In Graham Moore’s script for “The Imitation Game,” Alan Turning helps the British government triumph against the Nazis — but personal victories prove more complex for the homosexual mathematician in the awards season hopeful.
Moore, an Oscar nominee this year for Best Adapted Screenplay, set out to make a film about numbers that an audience could relate to, but also about a “doomed” love story between a gay man and a straight woman.
“It was always my goal with this film to make the audience feel close to him, to put you inside his head. I hope the audience can look up and feel that they understand this person who is very removed from them in history and time and place and they feel like they’ve gotten a sense of what a tremendous human being he really was,” Moore says in a video exclusive to TheWrap.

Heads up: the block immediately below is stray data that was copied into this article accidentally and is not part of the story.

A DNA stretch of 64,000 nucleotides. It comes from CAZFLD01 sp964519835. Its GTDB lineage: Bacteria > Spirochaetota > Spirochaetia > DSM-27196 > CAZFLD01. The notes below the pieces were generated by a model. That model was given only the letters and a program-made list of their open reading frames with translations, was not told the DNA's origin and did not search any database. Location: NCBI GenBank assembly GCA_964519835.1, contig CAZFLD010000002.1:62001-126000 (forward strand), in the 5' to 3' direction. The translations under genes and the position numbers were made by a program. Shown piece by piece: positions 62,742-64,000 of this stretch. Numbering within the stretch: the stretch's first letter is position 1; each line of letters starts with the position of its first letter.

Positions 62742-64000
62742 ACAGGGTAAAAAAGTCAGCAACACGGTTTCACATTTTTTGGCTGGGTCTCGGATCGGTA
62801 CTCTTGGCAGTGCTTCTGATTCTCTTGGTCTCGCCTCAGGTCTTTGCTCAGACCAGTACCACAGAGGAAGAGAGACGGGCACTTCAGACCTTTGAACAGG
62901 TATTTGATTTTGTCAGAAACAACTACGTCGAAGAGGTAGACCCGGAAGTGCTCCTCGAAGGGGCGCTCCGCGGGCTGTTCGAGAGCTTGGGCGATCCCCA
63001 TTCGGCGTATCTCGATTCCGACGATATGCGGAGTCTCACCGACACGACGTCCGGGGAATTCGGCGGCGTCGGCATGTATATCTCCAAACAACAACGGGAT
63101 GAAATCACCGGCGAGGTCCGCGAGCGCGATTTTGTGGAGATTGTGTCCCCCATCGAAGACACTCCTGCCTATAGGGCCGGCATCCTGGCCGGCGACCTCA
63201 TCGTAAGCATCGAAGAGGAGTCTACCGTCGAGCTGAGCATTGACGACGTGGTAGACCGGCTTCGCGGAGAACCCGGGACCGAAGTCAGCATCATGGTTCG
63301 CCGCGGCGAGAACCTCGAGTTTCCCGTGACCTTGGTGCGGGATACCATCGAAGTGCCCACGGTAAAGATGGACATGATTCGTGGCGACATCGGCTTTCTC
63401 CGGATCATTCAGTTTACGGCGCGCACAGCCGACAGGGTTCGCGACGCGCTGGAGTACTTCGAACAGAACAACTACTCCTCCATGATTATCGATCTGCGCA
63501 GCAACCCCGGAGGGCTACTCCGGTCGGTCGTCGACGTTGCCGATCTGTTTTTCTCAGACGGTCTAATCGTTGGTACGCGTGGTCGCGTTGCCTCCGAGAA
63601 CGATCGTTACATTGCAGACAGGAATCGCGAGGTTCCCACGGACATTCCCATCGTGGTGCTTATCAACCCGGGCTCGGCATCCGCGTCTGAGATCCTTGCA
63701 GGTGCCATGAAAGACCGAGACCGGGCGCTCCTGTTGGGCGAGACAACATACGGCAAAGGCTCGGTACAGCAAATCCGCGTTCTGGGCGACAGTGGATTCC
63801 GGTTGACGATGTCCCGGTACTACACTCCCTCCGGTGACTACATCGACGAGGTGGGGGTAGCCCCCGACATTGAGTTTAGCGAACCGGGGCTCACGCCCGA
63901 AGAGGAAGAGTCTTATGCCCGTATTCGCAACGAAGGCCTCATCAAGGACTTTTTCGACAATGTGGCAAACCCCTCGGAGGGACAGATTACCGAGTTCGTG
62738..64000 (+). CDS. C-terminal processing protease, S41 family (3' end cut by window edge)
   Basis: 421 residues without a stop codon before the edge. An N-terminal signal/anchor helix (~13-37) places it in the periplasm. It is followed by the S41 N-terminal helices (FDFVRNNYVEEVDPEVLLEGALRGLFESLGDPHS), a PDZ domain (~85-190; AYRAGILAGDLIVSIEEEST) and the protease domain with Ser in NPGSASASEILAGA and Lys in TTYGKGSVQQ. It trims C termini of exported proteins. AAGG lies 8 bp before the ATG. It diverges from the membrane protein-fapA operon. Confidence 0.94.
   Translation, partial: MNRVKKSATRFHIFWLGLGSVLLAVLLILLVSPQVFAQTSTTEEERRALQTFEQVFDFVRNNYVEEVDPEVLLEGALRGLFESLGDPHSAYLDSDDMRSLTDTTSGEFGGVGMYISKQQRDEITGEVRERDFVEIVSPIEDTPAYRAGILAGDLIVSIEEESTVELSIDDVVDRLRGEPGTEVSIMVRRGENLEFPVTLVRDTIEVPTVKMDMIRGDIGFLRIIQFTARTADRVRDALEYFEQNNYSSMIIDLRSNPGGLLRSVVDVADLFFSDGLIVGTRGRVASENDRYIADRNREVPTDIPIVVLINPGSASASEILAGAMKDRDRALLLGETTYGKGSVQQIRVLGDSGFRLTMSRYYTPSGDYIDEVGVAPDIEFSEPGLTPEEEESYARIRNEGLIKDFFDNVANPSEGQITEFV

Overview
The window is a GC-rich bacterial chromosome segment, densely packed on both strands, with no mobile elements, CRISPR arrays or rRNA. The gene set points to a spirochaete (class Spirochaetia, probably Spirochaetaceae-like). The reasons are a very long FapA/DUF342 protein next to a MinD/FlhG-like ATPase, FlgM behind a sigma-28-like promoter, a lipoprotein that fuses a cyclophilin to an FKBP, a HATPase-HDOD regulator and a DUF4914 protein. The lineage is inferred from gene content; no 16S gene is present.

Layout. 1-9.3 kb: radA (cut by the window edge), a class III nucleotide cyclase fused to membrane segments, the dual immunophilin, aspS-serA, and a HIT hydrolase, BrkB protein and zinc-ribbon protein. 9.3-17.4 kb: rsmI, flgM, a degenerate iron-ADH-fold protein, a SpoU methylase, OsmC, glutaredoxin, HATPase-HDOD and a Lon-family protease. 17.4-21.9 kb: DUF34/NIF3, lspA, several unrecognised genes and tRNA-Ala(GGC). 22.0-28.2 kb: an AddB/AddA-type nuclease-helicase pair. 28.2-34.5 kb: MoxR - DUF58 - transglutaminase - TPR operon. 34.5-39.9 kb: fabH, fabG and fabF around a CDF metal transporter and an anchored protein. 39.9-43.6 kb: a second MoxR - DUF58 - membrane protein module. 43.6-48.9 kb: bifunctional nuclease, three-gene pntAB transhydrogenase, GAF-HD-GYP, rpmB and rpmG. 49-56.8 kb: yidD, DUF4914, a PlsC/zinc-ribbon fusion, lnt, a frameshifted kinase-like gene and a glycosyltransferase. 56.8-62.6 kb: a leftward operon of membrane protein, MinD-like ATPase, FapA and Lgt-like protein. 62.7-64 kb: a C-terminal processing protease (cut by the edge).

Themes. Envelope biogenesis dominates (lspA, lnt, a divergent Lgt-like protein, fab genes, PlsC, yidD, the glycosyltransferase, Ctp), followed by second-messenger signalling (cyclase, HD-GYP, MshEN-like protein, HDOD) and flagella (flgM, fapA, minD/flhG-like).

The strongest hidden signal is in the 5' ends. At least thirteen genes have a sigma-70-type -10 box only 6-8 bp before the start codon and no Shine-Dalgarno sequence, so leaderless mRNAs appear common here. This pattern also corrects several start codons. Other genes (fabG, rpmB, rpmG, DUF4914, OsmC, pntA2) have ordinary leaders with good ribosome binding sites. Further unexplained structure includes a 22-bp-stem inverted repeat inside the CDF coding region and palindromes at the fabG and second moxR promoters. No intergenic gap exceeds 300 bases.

The Weinstein Company release sees Cumberbatch’s Turing stationed at elite London code school Bletchley Park, where he and Keira Knightley‘s Joan Clarke are engaged to be married, but must confront their own desires in the face of historic turbulence.
“This sort of doomed romance between a gay man and a straight woman was just this fascinating story I wanted to go through to show sort of a different kind of love,” Moore said.
While Turing’s inner turmoil is crucial to the story, Moore let the incredible events that unfolded at Bletchley be the star.
“Imagine, he’s this mathematician, 27 years old, plucked out of Cambridge. He’s doing incredibly top-level espionage work for the government. His life has suddenly become this sort of real-life spy thriller that he’s living through,” said Moore.
“The Imitation Game” is nominated for eight Academy Awards, including Best Picture, Best Actor for Cumberbatch, Best Supporting Actress for Keira Knightley and Best Director for Morten Tyldum.